Calling at all stops to London King's Cross. | London's Calling for Flickr Friday | Explored

The Oyster card caps daily fares on all Greater London Area transit, without the need to purchase a daily pass beforehand. Photo: Paul Kitchener

Transport for London, that city’s regional transit operator and planning agency, has had a “daily cap” on bus, tram, and train fares since 2005. The fare system stops charging pay-as-you-go riders for trips once they spend a certain amount, which depends on which services you use and zones you visit. This means that you’ll never spend more on transit in one day than a daily pass would have cost (sometimes even less), which gives everyone the value of a day pass without making people buy those passes in advance.

The Ventra card and Transport for London’s Oyster card were both created and installed by Cubic Transportation Systems, so it’s possible that daily capping can be implemented in Chicago.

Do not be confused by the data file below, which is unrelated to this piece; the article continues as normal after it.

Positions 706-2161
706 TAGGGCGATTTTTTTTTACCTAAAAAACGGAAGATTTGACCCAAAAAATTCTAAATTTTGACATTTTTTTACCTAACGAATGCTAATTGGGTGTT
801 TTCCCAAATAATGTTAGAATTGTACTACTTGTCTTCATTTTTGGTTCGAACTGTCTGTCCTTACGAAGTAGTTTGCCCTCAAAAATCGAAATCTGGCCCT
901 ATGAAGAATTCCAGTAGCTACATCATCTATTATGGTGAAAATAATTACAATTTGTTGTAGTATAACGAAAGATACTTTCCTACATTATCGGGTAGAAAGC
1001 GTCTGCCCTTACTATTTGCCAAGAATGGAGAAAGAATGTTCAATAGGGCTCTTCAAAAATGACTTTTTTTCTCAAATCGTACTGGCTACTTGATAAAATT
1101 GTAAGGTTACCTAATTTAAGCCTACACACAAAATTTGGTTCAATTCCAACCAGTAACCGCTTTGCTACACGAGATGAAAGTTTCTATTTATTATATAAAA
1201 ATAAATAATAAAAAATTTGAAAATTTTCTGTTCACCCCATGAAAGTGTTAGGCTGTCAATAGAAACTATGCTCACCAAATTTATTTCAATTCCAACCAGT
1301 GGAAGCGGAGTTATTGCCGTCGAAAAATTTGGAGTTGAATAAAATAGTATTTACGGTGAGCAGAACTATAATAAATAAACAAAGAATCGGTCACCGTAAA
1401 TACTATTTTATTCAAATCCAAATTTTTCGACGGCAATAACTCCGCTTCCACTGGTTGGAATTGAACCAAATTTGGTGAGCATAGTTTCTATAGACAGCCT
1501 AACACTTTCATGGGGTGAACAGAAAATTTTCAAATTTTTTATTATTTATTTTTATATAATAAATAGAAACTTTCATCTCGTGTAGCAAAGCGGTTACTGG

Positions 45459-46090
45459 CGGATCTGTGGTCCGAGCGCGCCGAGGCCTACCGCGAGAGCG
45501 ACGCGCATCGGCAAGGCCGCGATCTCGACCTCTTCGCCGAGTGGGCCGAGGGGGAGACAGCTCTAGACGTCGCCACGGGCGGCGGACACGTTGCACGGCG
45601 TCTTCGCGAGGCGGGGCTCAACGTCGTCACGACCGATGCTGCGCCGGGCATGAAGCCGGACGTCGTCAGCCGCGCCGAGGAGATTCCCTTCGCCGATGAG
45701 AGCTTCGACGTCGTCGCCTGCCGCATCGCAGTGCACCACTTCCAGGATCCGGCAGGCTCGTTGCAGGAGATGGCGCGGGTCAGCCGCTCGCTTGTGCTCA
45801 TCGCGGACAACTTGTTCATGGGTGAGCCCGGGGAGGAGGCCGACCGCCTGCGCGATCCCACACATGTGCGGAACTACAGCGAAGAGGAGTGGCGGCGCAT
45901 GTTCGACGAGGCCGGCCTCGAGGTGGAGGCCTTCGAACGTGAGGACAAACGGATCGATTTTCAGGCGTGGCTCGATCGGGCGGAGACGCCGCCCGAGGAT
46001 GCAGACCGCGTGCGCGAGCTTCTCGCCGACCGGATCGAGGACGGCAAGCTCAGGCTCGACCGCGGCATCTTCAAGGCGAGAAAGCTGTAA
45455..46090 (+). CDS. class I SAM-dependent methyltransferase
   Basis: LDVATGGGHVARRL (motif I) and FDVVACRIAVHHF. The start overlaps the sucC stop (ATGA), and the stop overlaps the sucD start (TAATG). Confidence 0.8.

One-day transit passes encourage more transit use, since they lower the cost of each additional ride, and give the pass holder the freedom to travel as much they want in a day. They’re especially good at encouraging people to ride off-peak, like midday or in the evening, since these additional trips are “free.” By making the purchase of a daily pass automatic, a daily cap benefits riders — both residents and tourists — who either are used to paying for transit as they go, aren’t sure if the one-day pass is a good buy, or who want to budget their travel costs.